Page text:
Pope's Address to Episcopal Conferences of Africa and Madagascar (SECAM)

«The future, in Africa, is in the hands of the young, and today they are called to defend themselves from new and unscrupulous forms of colonization, such as success, wealth, power at all costs, but also fundamentalism and the distorted use of religion.»

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Below is a translation of Pope Francis’ address to the participants in the Symposium of the Episcopal Conference of Africa and Madagascar (SECAM) Saturday at noon in the Vatican:

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Dear Brothers,

This meeting with you, who represent the Symposium of the Episcopal Conferences of Africa and Madagascar (SECAM), gives me the opportunity to encourage this institution, thought out and promoted after Vatican Council II to render a service to the local Churches in Africa. The purpose of this service is to give common answers to the continent’s new challenges, so that the Church can speak with one voice, witnessing her vocation to be sign and instrument of salvation, peace, dialogue and reconciliation. Of great importance to fulfil this mission is that the symposium remains faithful to its identity: that is, to be a living experience of communion and service, especially to the poorest.

This itinerary requires that the pastors remain free from every worldly and political preoccupation, that they reinforce their bonds of communion with the Pope, through collaboration with the Apostolic Nunciatures, and with a “fluid” and direct communication with the other entities of the Church. At the same time, it is necessary to maintain simple ecclesial experiences within the reach of all, as well as simple pastoral structures. Experience teaches that large bureaucratic structures analyse the problems abstractly and run the risk of having the Church far from the people. And, because of this, concreteness is important: the concreteness, that the reality can be touched.

Young generations have the need, especially, of your witness: young people look to us. The future, in Africa, is in the hands of the young, and today they are called to defend themselves from new and unscrupulous forms of “colonization,” such as success, wealth, power at all costs, but also fundamentalism and the distorted use of religion, and new ideologies that destroy the identity of persons and of families. The most effective way to overcome the temptation to yield to these very dangerous lifestyles is to invest in the field of education. It will also be useful to oppose the widespread mentality of abuse and of violence, as well as divisions on the social, ethnic and religious basis. There must be above all a concern to offer an educational proposal that teaches young people to think critically and that indicates a course of maturation in values (Cf. Apostolic Exhortation Evangelii Gaudium, 64). An important instrument in this educational course is constituted by the school pastoral: whether in Catholic schools or in public ones the educational task must be combined with the explicit proclamation of the Gospel (Ibid., 132-134).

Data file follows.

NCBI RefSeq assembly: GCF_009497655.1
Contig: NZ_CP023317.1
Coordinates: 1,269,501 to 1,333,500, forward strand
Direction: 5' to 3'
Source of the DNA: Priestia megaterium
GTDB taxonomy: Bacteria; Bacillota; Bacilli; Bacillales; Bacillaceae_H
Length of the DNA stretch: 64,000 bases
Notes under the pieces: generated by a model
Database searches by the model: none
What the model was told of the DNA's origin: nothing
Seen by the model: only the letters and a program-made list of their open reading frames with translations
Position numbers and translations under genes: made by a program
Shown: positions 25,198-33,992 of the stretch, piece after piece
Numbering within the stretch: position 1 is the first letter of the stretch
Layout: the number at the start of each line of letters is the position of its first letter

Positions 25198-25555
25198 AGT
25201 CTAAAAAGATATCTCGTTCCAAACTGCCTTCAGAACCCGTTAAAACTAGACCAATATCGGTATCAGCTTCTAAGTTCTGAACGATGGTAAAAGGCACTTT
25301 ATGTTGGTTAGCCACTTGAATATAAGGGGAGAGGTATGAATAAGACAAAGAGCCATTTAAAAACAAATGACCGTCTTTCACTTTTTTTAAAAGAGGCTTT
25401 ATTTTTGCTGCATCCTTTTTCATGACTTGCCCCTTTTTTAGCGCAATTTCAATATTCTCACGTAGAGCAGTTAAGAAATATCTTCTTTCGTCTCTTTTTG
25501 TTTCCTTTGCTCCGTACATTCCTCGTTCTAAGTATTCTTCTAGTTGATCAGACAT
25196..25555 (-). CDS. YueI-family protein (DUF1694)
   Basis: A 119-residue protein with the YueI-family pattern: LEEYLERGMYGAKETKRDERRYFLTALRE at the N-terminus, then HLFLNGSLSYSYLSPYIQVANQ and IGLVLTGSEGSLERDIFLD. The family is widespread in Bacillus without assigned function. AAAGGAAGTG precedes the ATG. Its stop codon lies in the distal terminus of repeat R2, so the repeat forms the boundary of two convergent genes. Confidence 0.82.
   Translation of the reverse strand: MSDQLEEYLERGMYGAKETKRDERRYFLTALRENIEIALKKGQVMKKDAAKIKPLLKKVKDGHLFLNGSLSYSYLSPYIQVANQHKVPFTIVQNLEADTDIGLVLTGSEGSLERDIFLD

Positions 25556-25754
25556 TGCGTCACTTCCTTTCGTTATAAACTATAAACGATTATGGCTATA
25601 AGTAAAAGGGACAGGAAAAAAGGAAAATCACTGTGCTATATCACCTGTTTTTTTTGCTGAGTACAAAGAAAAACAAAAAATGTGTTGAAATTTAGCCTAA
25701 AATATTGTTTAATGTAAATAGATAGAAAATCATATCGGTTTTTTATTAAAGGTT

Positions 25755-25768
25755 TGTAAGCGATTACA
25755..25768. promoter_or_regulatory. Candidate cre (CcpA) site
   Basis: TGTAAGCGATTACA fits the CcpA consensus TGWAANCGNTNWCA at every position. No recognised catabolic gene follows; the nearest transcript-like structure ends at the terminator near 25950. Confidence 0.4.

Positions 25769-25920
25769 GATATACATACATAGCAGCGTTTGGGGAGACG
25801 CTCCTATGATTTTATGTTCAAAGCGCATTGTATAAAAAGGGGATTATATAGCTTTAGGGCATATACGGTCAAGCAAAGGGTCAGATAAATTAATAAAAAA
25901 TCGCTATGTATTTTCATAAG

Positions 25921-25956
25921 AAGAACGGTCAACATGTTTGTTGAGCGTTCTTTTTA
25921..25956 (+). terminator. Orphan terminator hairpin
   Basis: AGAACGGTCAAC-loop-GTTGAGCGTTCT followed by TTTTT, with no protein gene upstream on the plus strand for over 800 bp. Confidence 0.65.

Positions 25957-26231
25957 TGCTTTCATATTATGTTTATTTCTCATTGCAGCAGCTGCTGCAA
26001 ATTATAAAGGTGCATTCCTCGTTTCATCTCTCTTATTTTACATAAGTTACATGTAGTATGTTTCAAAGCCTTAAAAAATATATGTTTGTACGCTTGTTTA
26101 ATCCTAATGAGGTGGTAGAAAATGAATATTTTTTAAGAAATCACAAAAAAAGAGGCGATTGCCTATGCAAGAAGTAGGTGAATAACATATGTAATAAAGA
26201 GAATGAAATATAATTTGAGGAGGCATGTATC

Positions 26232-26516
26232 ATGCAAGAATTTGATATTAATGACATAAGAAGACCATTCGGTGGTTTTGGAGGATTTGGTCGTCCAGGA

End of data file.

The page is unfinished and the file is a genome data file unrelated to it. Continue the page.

For a variety of reasons, in Africa also there is a certain disintegration of the family. Therefore, the Church is called to appreciate and to boost all initiatives in favor of the family, as privileged source of every fraternity, and foundation and primary path of peace (Cf. John Paul II, Message for the 27th World Day of Peace, January 1, 1994). In these last times, many priests, religious and laity have undertaken commendable endeavors to sustain the family, giving special attention to the elderly, the sick and those bearing handicaps. Especially in most isolated and remote regions, your Churches have proclaimed the Gospel of Life and, on the example of the Good Samaritan, have helped the neediest. A wonderful testimony of charity was also rendered in face of the recent emergency of the Ebola virus, which has stricken so many communities, parishes and hospital centers. Numerous African missionaries generously offered their life to remain at the side of the sick. This is a path to be followed always with renewed apostolic ardor! We, disciples of Christ, cannot fail to be concerned about the good of the weakest persons; and we must also awaken the attention of society and of public authorities on their conditions of life.

Dear Brothers, I wish to express my appreciation for the precious contribution of so many priests, religious and lay faithful in the proclamation of the Gospel and in the social progress of your populations. Your symposium is also a place of promotion of legality, so that the wounds of corruption and fatalism may heal and foster the commitment of Christians in secular realities, in view of the common good. The great task of evangelization, in fact, is to have the Gospel permeate our life so that we, in turn, can take it to others. Therefore, it is important to remember that evangelization means to accept Christ’s call to “repent and to believe in the Gospel” (Cf. Mark 1:15). As the result of this conversion to salvation, not only the individual but the whole ecclesial community is changed, it becomes ever more a living expression of faith and charity.

May the light and strength of the Holy Spirit sustain your pastoral efforts. May the Virgin Mary protect and intercede for you and for the entire African continent. My blessing also accompanies you. Please, pray for me.

[Original text: Italian] [Translation by ZENIT]
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